Journal Article
Prisoners of Ritoque: The Open City and the Ritoque Concentration Camp

In the early 1970s, a school of architecture and a concentration camp appeared at the Ritoque beach, just north of Valparaíso, Chile. Situated three miles apart, they never acknowledged each other's presence. Nonetheless, their occupants formed communities that used a similar repertoire of games, events, and performances to create real and imaginary spaces. Faculty at the school deployed these activities to form a utopian enclave, freeing students and themselves from the strictures of normative education and practice, while limiting their political agency. In contrast, the prisoners of the camp transformed their enforced isolation into active political resistance.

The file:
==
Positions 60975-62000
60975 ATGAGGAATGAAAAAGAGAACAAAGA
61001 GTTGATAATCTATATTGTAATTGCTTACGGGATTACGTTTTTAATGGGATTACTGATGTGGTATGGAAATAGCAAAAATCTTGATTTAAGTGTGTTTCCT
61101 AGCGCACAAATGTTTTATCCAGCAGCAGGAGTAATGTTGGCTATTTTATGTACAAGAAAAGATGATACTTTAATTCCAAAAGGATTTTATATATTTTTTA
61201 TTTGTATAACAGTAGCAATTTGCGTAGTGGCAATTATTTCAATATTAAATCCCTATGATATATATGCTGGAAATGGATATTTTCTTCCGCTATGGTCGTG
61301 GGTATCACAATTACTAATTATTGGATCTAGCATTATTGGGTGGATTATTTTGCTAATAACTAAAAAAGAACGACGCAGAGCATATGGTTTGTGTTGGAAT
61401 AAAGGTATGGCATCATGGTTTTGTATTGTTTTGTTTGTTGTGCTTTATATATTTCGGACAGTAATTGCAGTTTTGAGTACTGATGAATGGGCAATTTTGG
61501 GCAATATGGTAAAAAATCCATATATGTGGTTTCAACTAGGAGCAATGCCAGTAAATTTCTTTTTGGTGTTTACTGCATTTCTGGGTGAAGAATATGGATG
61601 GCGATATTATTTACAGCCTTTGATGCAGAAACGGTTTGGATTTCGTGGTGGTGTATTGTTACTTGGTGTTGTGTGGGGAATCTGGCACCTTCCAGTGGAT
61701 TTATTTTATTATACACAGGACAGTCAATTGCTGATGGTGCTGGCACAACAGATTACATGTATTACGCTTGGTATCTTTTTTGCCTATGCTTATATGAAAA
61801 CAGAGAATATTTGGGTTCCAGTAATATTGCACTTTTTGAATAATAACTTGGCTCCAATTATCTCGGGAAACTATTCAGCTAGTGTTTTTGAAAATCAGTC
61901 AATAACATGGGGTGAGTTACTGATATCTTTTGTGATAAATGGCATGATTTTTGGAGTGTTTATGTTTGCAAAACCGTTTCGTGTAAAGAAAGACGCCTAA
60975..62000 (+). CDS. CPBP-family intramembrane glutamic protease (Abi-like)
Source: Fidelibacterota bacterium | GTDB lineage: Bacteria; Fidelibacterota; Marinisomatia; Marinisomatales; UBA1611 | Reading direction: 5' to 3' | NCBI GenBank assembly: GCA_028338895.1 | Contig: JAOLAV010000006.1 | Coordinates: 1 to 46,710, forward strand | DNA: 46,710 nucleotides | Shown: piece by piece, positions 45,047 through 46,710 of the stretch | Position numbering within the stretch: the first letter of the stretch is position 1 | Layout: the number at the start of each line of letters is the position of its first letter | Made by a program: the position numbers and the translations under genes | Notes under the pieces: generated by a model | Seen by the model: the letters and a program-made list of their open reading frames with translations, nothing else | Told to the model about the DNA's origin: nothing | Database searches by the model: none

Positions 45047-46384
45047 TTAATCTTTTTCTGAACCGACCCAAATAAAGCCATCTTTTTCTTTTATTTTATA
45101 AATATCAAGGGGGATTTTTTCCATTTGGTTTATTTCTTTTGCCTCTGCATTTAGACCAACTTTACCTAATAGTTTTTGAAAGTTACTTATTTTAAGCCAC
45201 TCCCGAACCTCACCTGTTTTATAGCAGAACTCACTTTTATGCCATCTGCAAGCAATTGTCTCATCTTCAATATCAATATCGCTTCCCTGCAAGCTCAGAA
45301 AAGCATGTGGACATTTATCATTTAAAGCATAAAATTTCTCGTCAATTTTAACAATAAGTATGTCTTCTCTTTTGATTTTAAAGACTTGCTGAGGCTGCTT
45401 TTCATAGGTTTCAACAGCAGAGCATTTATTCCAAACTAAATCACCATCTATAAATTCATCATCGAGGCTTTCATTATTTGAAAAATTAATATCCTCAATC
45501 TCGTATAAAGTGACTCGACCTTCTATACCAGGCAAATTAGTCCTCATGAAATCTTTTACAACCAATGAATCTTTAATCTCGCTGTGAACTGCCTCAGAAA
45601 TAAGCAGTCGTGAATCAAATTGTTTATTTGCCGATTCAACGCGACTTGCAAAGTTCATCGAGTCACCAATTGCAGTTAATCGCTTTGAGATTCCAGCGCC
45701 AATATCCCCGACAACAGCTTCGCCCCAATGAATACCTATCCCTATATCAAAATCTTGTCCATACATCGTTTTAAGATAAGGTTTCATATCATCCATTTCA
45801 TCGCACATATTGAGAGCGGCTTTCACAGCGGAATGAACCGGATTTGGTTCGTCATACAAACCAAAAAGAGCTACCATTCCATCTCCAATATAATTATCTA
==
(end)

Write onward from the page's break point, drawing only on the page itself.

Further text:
Title
Publication TypeJournal Article
Year of Publication2012
AuthorsLeón AMaría
JournalJournal of Architectural Education
Volume66
Issue1
Date Published12/2012
ISSN1046-4883
Abstract

In the early 1970s, a school of architecture and a concentration camp appeared at the Ritoque beach, just north of Valparaíso, Chile. Situated three miles apart, they never acknowledged each other's presence. Nonetheless, their occupants formed communities that used a similar repertoire of games, events, and performances to create real and imaginary spaces. Faculty at the school deployed these activities to form a utopian enclave, freeing students and themselves from the strictures of normative education and practice, while limiting their political agency. In contrast, the prisoners of the camp transformed their enforced isolation into active political resistance.